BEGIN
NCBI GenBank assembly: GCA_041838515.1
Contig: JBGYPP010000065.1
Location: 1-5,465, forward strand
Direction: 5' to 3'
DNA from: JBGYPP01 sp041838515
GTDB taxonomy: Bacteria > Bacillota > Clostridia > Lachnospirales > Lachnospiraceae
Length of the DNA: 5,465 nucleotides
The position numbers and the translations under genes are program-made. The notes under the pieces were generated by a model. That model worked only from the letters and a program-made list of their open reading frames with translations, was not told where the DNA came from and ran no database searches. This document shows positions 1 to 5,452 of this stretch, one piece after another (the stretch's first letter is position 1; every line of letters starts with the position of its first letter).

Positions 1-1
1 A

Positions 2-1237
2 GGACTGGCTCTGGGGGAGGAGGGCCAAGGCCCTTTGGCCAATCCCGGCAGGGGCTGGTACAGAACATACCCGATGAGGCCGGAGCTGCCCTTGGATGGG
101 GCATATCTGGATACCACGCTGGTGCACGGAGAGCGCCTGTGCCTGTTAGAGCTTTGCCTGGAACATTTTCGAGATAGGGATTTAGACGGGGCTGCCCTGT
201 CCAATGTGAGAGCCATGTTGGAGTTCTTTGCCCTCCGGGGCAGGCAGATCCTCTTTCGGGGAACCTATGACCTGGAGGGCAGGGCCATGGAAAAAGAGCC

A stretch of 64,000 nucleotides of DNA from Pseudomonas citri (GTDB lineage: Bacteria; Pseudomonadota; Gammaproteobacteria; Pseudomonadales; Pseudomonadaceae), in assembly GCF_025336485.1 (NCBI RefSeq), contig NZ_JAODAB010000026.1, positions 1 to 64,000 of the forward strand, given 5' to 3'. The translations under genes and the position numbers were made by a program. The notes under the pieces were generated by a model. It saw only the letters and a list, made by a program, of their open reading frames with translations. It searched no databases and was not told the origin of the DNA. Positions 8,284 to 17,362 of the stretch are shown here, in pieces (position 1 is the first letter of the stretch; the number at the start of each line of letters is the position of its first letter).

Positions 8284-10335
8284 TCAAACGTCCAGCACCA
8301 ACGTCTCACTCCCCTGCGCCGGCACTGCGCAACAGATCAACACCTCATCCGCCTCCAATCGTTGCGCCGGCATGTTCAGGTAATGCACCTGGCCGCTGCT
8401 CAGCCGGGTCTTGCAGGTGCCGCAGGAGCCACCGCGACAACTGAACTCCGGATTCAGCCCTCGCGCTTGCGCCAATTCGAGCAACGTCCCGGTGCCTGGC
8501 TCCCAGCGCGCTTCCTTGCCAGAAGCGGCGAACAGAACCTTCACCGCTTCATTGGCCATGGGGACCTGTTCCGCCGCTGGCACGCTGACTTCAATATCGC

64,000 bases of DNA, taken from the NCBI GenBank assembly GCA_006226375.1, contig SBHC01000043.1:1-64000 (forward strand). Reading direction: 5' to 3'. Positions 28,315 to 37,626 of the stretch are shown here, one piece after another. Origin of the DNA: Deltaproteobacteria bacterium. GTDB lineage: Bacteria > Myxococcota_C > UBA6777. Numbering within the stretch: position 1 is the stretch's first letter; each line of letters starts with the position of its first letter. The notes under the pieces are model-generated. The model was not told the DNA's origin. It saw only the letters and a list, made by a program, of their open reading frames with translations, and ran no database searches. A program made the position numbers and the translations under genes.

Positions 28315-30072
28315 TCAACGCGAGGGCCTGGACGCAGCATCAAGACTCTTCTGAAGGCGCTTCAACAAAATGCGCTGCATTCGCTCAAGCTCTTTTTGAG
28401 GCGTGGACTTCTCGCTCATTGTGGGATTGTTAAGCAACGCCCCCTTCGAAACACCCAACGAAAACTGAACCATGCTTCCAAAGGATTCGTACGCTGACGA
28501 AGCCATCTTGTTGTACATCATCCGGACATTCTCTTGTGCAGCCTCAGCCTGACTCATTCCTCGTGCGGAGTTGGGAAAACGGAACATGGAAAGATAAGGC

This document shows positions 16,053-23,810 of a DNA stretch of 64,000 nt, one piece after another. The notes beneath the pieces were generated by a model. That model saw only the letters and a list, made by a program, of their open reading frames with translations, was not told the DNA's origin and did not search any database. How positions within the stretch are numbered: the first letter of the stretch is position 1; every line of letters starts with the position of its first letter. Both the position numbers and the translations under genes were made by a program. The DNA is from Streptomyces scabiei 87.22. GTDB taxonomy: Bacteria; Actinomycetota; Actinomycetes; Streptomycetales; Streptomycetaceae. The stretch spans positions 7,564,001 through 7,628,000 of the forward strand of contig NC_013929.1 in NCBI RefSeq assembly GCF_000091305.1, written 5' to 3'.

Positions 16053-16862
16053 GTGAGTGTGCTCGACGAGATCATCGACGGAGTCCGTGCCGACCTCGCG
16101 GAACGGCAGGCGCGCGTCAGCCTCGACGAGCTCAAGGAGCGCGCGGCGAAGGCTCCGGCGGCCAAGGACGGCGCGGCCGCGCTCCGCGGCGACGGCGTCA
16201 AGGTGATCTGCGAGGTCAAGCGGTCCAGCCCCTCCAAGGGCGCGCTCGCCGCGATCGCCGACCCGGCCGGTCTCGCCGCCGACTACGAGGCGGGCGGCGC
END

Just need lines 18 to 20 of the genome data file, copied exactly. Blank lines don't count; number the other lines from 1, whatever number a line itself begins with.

8301 ACGTCTCACTCCCCTGCGCCGGCACTGCGCAACAGATCAACACCTCATCCGCCTCCAATCGTTGCGCCGGCATGTTCAGGTAATGCACCTGGCCGCTGCT
8401 CAGCCGGGTCTTGCAGGTGCCGCAGGAGCCACCGCGACAACTGAACTCCGGATTCAGCCCTCGCGCTTGCGCCAATTCGAGCAACGTCCCGGTGCCTGGC
8501 TCCCAGCGCGCTTCCTTGCCAGAAGCGGCGAACAGAACCTTCACCGCTTCATTGGCCATGGGGACCTGTTCCGCCGCTGGCACGCTGACTTCAATATCGC